Wednesday, June 20, 2012

Brief Post: Research on Analytical Thinking and Disbelief


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Image not associated with the study.

In April of this year, the journal Science published a brief but strong article by two Canadian psychologists, Will M. Gervais and Ara Norenzayan, entitled, Analytic Thinking Promotes Religious Disbelief.  Essentially, the researchers have been looking scientifically at how the analytical mind promotes disbelief.

What they did for their study was set up dual-process experiments to test a subject’s level of analytical reasoning and compare it to their level of belief regarding religious faith.  In psychology, dual-process experiments attempt to show a single phenomenon can occur in two distinct ways. That is, implicitly (automatic, instinctual or unconscious) and explicitly (controlled or conscious).  The idea being the higher functioning analytical mind using explicit processes, the less likely the subjects would have faith and consequently have higher cognitive levels of religious disbelief.

According to the authors of the study:

“Scientific interest in the cognitive underpinnings of religious believe has grown in recent years. However, to date, the experimental research has focused on the cognitive processes that may promote religious disbelief.  The present studies apply a dual-process model of cognitive processing to this problem, testing the hypothesis that analytical processing promotes religious disbelief.”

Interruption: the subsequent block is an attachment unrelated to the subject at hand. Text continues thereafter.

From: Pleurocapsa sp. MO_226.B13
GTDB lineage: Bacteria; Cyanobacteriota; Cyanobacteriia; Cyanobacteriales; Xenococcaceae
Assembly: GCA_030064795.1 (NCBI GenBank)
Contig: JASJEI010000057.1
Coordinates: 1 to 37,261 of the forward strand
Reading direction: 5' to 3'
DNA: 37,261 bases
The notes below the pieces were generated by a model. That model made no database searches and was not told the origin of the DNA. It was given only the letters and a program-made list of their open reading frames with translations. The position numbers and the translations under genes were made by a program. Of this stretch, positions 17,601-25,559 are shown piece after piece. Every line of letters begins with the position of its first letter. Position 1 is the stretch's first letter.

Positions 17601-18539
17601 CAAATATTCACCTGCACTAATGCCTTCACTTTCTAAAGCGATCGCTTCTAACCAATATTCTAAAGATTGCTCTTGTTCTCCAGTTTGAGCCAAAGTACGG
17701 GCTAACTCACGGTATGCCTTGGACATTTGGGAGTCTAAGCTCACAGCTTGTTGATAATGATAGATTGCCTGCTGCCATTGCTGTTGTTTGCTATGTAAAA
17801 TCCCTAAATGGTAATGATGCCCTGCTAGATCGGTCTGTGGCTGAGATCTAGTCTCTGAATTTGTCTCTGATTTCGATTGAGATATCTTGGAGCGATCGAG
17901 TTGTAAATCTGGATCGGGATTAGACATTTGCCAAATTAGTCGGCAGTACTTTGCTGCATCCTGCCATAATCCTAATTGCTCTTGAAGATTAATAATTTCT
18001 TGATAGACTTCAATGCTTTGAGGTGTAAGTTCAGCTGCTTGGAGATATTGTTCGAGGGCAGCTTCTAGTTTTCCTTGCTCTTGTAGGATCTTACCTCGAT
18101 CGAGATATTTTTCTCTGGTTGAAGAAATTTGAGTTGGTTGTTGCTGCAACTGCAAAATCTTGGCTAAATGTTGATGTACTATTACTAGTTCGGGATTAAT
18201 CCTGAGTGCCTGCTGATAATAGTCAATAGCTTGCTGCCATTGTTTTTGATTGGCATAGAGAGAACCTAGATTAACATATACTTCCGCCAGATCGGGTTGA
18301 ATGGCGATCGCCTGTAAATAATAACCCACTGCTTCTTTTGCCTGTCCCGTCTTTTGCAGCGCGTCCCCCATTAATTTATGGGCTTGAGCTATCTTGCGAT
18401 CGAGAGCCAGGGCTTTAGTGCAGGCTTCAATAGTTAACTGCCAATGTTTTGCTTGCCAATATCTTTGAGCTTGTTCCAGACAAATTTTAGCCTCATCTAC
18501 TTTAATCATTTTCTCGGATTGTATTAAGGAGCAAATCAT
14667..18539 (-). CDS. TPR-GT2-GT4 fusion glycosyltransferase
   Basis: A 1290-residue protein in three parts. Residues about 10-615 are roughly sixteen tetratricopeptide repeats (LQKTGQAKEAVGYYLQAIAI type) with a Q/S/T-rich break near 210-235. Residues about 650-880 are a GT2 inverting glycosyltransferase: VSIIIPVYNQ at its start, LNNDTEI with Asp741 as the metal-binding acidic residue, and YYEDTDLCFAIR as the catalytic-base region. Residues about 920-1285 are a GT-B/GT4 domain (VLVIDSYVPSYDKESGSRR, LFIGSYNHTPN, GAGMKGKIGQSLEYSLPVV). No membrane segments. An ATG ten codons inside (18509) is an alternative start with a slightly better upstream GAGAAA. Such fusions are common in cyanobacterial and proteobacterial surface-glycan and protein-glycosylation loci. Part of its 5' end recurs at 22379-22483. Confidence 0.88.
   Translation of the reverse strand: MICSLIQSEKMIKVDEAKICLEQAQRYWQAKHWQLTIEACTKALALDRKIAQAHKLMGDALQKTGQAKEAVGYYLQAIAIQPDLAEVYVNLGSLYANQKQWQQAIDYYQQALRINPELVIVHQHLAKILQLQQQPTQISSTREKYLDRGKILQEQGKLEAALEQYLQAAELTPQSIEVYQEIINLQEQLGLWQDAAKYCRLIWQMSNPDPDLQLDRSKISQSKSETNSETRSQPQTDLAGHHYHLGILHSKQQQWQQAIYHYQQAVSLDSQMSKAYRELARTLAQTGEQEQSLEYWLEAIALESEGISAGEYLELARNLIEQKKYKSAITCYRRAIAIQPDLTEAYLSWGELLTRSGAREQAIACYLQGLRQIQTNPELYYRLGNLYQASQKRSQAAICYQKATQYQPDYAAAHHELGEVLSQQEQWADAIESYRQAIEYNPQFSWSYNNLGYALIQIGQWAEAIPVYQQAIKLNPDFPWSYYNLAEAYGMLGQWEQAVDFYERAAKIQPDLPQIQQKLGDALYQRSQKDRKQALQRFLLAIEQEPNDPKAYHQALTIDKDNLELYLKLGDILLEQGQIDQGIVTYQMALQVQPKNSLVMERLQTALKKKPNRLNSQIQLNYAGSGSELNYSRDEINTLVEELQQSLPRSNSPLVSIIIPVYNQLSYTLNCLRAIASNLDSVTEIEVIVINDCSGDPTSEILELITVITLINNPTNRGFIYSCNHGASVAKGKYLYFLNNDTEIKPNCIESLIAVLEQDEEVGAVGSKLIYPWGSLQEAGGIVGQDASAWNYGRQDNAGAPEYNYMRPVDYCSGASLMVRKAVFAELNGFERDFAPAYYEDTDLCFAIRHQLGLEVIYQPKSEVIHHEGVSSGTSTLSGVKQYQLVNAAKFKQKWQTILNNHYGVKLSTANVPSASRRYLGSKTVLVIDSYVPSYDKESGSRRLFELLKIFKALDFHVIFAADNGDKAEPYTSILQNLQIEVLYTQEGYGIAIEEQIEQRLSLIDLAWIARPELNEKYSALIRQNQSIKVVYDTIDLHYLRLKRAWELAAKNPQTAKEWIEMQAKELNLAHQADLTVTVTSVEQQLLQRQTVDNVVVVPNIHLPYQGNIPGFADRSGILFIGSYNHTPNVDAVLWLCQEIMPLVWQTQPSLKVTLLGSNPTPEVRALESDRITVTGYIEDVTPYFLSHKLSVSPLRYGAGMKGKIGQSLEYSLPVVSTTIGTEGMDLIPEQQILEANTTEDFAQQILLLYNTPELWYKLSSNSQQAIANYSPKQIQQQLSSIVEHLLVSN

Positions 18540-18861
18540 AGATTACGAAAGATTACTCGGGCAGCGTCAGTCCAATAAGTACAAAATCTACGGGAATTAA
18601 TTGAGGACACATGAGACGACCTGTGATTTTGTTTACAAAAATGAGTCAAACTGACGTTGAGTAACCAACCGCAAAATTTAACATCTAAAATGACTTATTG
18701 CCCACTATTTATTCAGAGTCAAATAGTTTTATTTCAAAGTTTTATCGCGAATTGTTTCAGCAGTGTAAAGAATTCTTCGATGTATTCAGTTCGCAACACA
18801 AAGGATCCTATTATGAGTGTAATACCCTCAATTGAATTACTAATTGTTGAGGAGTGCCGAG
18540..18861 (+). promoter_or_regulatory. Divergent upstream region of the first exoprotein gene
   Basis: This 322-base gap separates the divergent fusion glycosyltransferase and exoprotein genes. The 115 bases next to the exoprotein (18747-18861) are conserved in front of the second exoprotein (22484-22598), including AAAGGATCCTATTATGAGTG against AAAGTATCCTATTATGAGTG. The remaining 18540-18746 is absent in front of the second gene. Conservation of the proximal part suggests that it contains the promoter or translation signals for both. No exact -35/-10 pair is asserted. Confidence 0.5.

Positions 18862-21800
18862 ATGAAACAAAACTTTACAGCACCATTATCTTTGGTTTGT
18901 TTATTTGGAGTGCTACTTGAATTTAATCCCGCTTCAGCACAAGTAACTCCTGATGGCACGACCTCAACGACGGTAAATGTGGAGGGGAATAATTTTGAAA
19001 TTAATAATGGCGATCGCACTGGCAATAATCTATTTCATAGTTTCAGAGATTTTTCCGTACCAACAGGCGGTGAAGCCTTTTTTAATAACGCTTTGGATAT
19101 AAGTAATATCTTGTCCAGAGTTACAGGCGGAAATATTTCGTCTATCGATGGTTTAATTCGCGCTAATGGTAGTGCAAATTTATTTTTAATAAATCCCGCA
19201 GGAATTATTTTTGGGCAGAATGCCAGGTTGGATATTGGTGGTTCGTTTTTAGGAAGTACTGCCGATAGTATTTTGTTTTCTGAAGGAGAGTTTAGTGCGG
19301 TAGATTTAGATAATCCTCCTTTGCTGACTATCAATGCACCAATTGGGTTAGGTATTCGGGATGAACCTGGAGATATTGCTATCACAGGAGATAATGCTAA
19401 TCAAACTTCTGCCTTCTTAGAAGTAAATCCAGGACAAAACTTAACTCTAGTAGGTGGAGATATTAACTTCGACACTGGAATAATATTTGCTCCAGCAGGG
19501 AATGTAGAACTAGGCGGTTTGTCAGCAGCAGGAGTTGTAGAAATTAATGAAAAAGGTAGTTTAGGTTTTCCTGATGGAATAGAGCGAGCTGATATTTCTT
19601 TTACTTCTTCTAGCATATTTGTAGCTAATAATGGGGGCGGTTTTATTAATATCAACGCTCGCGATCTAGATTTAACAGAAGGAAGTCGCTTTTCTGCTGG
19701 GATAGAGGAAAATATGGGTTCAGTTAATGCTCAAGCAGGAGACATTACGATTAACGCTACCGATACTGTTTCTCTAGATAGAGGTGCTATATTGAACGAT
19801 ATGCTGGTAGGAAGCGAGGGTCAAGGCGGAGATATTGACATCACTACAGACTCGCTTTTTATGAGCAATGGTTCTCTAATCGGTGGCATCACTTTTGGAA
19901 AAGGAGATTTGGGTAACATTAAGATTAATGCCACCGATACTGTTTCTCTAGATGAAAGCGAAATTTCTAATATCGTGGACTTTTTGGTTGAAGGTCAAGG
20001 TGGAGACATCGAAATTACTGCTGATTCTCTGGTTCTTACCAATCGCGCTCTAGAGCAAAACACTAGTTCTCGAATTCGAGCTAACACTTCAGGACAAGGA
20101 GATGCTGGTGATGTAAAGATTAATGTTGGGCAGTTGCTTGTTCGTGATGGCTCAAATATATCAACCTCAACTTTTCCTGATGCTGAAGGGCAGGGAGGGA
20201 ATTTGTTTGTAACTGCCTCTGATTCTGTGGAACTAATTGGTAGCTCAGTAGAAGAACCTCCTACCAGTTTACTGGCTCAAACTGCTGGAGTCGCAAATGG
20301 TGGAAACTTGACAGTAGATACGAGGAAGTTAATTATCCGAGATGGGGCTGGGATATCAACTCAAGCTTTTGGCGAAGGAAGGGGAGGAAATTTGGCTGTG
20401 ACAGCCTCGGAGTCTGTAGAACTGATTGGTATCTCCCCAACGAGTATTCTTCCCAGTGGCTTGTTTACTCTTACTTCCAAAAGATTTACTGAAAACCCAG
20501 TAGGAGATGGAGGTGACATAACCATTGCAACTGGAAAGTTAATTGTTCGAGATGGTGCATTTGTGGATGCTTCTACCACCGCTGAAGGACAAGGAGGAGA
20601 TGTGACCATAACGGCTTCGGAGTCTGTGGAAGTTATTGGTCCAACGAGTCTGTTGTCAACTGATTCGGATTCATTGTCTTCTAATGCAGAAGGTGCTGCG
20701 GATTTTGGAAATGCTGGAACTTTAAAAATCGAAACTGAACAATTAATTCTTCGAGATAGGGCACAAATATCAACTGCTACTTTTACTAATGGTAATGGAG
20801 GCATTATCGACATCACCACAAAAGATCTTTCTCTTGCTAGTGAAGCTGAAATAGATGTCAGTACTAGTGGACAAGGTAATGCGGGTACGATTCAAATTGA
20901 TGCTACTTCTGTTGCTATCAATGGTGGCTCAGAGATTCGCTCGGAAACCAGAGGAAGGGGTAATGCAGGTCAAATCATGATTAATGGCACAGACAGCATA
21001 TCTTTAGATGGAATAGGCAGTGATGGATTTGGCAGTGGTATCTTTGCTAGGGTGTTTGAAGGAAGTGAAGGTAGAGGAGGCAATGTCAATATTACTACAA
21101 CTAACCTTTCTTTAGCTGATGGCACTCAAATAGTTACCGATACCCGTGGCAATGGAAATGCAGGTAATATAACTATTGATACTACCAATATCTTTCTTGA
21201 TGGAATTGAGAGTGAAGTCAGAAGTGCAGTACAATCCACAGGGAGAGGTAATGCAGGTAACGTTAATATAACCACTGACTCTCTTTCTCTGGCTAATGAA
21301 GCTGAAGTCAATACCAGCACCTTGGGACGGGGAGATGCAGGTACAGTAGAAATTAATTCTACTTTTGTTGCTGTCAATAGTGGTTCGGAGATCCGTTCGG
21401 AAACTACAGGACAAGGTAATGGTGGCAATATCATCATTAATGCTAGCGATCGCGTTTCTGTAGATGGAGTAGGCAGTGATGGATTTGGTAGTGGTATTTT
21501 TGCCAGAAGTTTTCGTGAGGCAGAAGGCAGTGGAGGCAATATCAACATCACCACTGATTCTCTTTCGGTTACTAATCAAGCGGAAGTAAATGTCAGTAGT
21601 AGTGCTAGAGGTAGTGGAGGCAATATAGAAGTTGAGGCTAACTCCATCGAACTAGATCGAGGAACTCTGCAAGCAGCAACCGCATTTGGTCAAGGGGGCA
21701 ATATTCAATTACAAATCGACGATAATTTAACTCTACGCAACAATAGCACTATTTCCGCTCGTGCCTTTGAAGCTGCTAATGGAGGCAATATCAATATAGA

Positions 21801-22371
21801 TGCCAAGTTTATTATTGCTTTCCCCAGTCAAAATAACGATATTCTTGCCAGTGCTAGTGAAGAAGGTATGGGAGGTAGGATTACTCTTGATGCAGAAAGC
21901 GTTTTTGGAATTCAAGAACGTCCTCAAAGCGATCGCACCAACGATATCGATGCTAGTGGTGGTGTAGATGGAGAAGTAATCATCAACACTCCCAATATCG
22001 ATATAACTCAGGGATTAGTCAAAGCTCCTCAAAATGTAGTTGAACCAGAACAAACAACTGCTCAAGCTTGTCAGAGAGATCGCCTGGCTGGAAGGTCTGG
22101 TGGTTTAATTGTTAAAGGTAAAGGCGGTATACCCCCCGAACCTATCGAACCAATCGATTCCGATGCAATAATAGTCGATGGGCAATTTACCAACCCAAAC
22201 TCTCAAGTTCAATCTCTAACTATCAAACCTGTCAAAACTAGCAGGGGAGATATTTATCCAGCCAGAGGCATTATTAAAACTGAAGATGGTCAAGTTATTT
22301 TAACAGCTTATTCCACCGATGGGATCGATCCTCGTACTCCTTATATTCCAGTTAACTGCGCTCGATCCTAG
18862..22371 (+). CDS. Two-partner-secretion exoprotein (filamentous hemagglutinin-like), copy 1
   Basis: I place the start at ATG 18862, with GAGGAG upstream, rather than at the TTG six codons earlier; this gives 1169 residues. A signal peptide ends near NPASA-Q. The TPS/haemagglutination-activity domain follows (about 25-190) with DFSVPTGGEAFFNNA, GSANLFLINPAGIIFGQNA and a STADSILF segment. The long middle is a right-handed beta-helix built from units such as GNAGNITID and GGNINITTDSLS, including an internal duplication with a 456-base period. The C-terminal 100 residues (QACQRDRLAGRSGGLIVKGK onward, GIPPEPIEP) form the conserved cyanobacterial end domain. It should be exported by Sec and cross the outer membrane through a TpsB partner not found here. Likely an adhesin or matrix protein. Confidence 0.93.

Gervais and Norenzayan make it clear that they do not make a leap regarding the rationality, value or truth of religious beliefs.  However, they do suggest that there is a strong correlation between the analytical mind and disbelief, and that cognitively such analysis may influence decisions and discussions regarding those who have faith (lower analytical reasoning)  and those who do not (higher analytical reasoning).

In addition, the authors do caution that although the results of their experiments show a strong correlation between analytical reasoning and thinking and low levels of religious disbelief, that the sample size, while diverse, should be expanded prior to making great leaps. This is the expected and plausable scientific hedge used in a great many research papers. It allows for further research using the same methodology on a greater scale. It also frees other researchers to conduct similar research using different variables and tools to test the hypothesis.

I agree that the study should be expanded. In this way we will be able to show a true correlation between faith and its two chief antagonists, reason and rationality. Not that this research devalues a religious individual’s worth or their contribution to humanity. But it does provide those without faith a deeper understanding (perhaps) of the psychological underpinnings of why people accept a faith-based way of life or religious identity to support their roles and actions in society.

The actual article is behind the website’s firewall. But I was intrigued enough to spend a few dollars and get a copy to review and share what I view as solid, well-designed, and well written research paper.   

2 comments:

  1. These two sentences seem to contradict each other: "they do suggest that there is a strong correlation between the analytical mind and disbelief" and "their experiments show a strong correlation between analytical reasoning and thinking and LOW levels of religious DISbelief". Which is correct?

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  2. Sorry for the confusion. Basically, the research suggests that when subjects use their explicitly controlled consciousness which is analytically based that their religious disbelief rises. Whereas, those who use their implicit mental skills have a higher correlation towards religious belief. Hope this helps.

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